Amy says she knows that science can crack the code for rare genetic disorders and there is a reason to be hopeful, but she is also cautiously optimistic because she knows this fight goes beyond treating just Moriah. While investigating Moriah’s symptoms and networking with other doctors, the Meachams spoke to an alarming number of families in North Central Florida whose children also have missing pieces from their DNA and have started to form a community of families facing the same types of rare genetic disorders diagnoses and challenges. “It was surprising how many children we met locally who were going through similar struggles,” says Amy. “I feel that the research that is being done at the University of Florida will have long reaching affects for a lot of other families around the world who are facing genetic deletion and mutation.”

One case that has inspired the Meachams is that of Kristen Gray, the mother of two girls who both have neurodegenerative rare genetic disorders. The Grays started the Charlotte and Gwenyth Gray Foundation to Cure Batten Disease. Fortunately, the Gray’s story was publicized on Good Morning America, in the Chicago Tribune and in People Magazine, largely because the girls’ father is Gordon Gray, a famous Hollywood producer. Dwayne Johnson, Jennifer Garner and other stars have helped raise over six-millions dollars to fund research to find a cure for the girls’ rare genetic disorders. They estimate that ten-million dollars are needed to cure Batten the disease. The gene therapy program initiated, coordinated, and funded by the foundation resulted in an FDA-approved, first of its kind investigational gene therapy clinical trial for children with Batten CLN6 that started in 2016. Three patients in total have now been enrolled for participation and recruitment for additional patients with rare genetic disorders is ongoing.

rare genetic disorders


Inspired by other families facing similar diagnoses, the Meacham’s commitment to give Moriah that best life possible, and with the support of their Gainesville and church communities, the non-profit, CALS was established in 2016 to raise awareness and the money it will take to find answers and treatments for Moriah’s conditions. Through Amy’s network of professional researchers at UF and UF Health, they have established groundbreaking research that may someday cure Moriah and other children like her.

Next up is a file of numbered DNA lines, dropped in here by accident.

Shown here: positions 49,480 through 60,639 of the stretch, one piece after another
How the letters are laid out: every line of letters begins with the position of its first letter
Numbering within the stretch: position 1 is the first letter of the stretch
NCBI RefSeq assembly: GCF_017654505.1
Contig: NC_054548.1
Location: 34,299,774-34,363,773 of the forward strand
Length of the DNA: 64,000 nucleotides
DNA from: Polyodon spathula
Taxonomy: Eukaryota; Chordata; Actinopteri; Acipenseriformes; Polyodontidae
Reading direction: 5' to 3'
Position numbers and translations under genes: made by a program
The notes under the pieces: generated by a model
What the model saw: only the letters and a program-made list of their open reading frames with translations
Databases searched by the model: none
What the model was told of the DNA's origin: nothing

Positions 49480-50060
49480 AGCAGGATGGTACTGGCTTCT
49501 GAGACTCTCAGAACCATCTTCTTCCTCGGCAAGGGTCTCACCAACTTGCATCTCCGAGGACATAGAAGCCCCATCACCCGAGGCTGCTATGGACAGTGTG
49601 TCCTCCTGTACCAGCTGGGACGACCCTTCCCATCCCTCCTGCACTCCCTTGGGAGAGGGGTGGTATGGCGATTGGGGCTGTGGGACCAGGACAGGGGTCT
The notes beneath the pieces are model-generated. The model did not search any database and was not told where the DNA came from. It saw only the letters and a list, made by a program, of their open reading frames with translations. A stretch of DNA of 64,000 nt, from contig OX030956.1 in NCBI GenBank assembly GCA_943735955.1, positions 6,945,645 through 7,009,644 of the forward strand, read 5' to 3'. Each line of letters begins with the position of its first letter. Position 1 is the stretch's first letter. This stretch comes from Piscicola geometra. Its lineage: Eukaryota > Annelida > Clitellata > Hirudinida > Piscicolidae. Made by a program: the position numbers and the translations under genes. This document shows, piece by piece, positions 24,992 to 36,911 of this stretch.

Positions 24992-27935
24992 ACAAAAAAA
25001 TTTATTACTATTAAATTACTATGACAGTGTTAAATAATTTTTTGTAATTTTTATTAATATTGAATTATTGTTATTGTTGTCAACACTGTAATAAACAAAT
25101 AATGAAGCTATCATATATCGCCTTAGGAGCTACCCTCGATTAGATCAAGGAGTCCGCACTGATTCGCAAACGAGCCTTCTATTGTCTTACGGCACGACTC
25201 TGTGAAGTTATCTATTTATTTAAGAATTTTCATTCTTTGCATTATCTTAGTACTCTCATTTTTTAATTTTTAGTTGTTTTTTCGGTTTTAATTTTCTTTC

Xtraordinary Joy’s first fund raising event for rare genetic disorders, a human foosball tournament, was held last September. Because of the overwhelming success of that event, the second human foosball tournament, was held April 9th at Trinity United Methodist Church and attracted nearly 400 participants, spectators and vendors. Additionally, the group organized the inaugural Xtraordinary Joy Masquerade Ball last November and they are planning a second event this fall. Thus far, Xtraordinary Joy has donated $30,000 for research, yet so much more is still needed for data analysis and expansion.


University of Florida scientists are now examining the effects of gene deletion on biochemical pathways in an attempt to rescue brain circuitry with targeted therapies for rare genetic disorders. University of Florida College of Medicine, the Center for Cellular Reprogramming and the Department of Neuroscience are teaming up to gain understanding and therapies for Moriah and others with her type of deletion, and in the future, other deletions and rare disorders like hers.

The neuroscientists and cellular reprogramming specialist on this scientific team believe this work will be successful and help patients with rare genetic disorders. Beyond that, this work will establish a model of personalized medicine that will help many with rare chromosome disorders, others with autism, intellectual disability and epilepsy.

To learn more or get involved with Xtraordinary Joy, visit xtraordinaryjoy.org.